Friday evening in the sumptuous wood-paneled Restored Board of Directors Room at the Park Avenue Armory I attended an unexpectedly disconcerting vocal recital.
Throughout the nearly two hours of superb music-making by Michael Spyres and his pianist Mathieu Pordoy, I was distracted by the growing awareness that this tenor must be the finest classical singer in the world today. The hundred or so of us in attendance surely felt united in a precious mountain-top experience.
Having last season demonstrated his supremacy as a Rossinian in a glorious concert with Lawrence Brownlee, Spyres returned for his North American solo recital debut in demanding repertoire by Berlioz, Beethoven and Liszt. Once again, there seemed to be nothing that he couldn’t do… and do it magnificently.
Yet there was none of the noblesse oblige that one can experience from recitalists in their prime. With his unruly mop of hair and unstylish brown suit, Spyres exuded an appealing down-to-earth affability, in contrast with his jaw-dropping vocal prowess.
He has rightly claimed the “baritenor” sobriquet: On Friday he seamlessly rose from warmly enveloping lows to brilliantly ringing highs. While one was grateful for the delicious intimacy of the Armory’s venue, one occasionally wished that the grandly expansive Spyres had a bigger space to fill.
After decades of loving mezzo-sopranos in Les Nuits d’été, I was nervously hesitant about hearing our leading Berlioz tenor perform it. As it turned out, I shouldn’t have been, particularly as Spyres explained that the composer’s earliest version was for tenor and piano. The more familiar edition features transpositions and orchestrations undertaken years later.
If his opening “Villanelle” wasn’t ideally airy and carefree, the sublime “Le spectre de la rose” followed in a deeply haunting rendition. In the past, I’ve rather dreaded “Sur les lagunes” finding it heavy and morose, but Spyres’s anguished reading proved a revelation with each iteration of “Ah! sans amour, s’en aller sur la mer!” rising in heartbreaking intensity. At its conclusion, he wiped away tears or sweat or both.
He accomplished the same miracle with the increasingly intense repetitions of “Absence.” I know I’ll never hear those two songs in quite the same way again. The rollicking barcarolle of “L’île inconnue” sent us into intermission in a state of heady intoxication.
During the break Spryes must have sipped some magic elixir as he transformed ideal French elegance into hearty German vigor. Idiomatically negotiating Beethoven’s An die ferne Geliebte (which the program would have had us believe premiered in 1916), he particularly excelled in the fifth song “Es kehret der Maien, es blühet die Au.”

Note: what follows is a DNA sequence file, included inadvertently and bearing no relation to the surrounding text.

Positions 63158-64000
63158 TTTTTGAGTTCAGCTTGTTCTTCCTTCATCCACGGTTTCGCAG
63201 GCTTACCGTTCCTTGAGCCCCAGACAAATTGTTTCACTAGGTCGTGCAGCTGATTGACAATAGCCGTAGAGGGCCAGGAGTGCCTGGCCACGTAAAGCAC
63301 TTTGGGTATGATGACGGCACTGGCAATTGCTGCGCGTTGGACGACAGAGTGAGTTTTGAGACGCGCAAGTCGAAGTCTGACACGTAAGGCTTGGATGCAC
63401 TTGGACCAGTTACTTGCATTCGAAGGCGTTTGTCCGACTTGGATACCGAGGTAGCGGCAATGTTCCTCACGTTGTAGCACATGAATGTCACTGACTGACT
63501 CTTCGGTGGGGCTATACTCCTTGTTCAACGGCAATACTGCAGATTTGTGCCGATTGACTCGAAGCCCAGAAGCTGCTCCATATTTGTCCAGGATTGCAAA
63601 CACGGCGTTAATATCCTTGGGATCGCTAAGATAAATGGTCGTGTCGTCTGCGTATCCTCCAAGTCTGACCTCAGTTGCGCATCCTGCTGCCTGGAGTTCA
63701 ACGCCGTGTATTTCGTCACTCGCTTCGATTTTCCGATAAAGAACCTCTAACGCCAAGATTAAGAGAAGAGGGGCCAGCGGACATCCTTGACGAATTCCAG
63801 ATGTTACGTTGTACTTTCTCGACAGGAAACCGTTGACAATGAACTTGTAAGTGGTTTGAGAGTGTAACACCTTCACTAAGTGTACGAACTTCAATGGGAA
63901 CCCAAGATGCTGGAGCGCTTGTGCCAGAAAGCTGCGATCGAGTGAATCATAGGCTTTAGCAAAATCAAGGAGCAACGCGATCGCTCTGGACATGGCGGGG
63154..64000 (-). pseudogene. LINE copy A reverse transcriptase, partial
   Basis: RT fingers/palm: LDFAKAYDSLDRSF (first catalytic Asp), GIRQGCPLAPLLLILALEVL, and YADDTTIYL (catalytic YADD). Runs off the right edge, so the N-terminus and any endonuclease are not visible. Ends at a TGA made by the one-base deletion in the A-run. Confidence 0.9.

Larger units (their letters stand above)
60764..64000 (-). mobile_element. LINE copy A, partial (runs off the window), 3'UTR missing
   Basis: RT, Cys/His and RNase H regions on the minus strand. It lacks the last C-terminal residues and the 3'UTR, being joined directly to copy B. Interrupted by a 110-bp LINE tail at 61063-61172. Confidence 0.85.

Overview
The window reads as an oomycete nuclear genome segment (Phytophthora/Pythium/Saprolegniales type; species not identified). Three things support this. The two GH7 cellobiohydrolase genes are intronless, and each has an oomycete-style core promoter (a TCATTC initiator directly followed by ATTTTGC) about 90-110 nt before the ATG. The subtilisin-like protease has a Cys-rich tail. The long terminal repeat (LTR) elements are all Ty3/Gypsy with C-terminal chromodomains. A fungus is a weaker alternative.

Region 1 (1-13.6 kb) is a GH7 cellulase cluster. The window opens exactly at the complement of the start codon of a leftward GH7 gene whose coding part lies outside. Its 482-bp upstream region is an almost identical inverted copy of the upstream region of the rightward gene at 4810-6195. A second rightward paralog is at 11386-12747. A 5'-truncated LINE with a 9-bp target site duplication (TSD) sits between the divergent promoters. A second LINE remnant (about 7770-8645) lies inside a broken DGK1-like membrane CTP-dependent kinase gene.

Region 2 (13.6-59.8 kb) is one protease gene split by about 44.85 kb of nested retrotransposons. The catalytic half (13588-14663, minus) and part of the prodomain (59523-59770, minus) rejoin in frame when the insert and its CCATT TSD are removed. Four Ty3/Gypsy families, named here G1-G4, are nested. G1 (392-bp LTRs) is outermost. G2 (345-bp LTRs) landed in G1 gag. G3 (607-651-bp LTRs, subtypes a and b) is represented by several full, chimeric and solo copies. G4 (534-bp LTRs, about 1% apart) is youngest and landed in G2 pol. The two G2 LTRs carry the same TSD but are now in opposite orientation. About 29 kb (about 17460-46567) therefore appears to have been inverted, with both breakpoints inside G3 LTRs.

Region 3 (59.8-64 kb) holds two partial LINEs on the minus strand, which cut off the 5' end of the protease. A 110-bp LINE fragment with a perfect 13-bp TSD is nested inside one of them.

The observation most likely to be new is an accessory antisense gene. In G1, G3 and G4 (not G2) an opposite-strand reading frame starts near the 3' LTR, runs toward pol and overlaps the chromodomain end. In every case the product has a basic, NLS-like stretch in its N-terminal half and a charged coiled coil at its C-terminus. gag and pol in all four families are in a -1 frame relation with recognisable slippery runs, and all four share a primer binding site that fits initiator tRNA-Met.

That moment prompted me to tick off a few romantic heroes I long to hear him sing, particularly Weber’s Max and Huon (with Lise Davidsen, please) as well as Walther von Stolzing and Lohengrin. His ravishing rendition of the latter’s Grail narrative (in French!) on his spectacular Baritenor CD and potent recent Florestan in Fidelio have already demonstrated his protean abilities in this mode.
If I remain somewhat unconvinced by Liszt’s faux-Italian ecstasies in his epic Tre sonetti del Petrarca, I recognize they offer rewarding challenges to an ambitious singer. Spyres sounded as comfortably at home in Petrarch’s rich language as he had been in Gautier’s or Jeitteles’s. These ripe songs showed off the sheer golden beauty of Spyres’s voice, while allowing him to display his astonishing technique and awesome dynamic command, and, of course, he thrillingly embraced Liszt’s ossia high D-flats.
Encores by Beethoven and Liszt had his blissed-out audience standing and stomping and shouting for Spyres and his full partner Pordoy whose left hand the tenor kissed in rapt gratitude more than once. They will repeat this unmissable recital just once more—at the Kennedy Center on 10 October.
Needless to say, Spyres’s return to the Met in the title role of Mozart’s Idomeneo is a must-attend. My sure-to-be-thwarted dream would be for Spyres to perform the exquisite da capo version of the king’s concluding ‘Torna la pace,” but I believe the Met has consistently omitted it after Luciano Pavarotti sang an abridgement 40 years ago.
For those who can’t make it to New York or Washington, Spyres has four (!) recordings forthcoming from Erato/Warner Classics. Three arrive this fall: first, the Rossini Messa di Gloria conducted by Antonio Pappano with Eleanora Buratto, Teresa Iervolino, Brownlee and Carlo Lepore. Then he joins Lisette Oropesa, Joyce Di Donato, Paul-Antoine Beños-Djian and John Chest in Handel’s oratorio Theodora.
Les Nuits d’été, his next Berlioz project with John Nelson, will be released later in the fall, with Contra-Tenor, a collection of baroque arias including a return to Mazzoni, scheduled for the spring.
The ever-adventurous tenor will take on Elgar’s The Dream of Gerontius with the Hallé Orchestra in June, several months after he first tackles Pollione in Bellini’s Norma at the Met and then takes a stab at Joyce DiDonato’s first Carmen in Strasbourg.
Spyres is wonderfully articulate about his extraordinary vocal range. Those interested should definitely investigate a fascinating interview he recorded in Canada this summer.
Photo: Marco Borrelli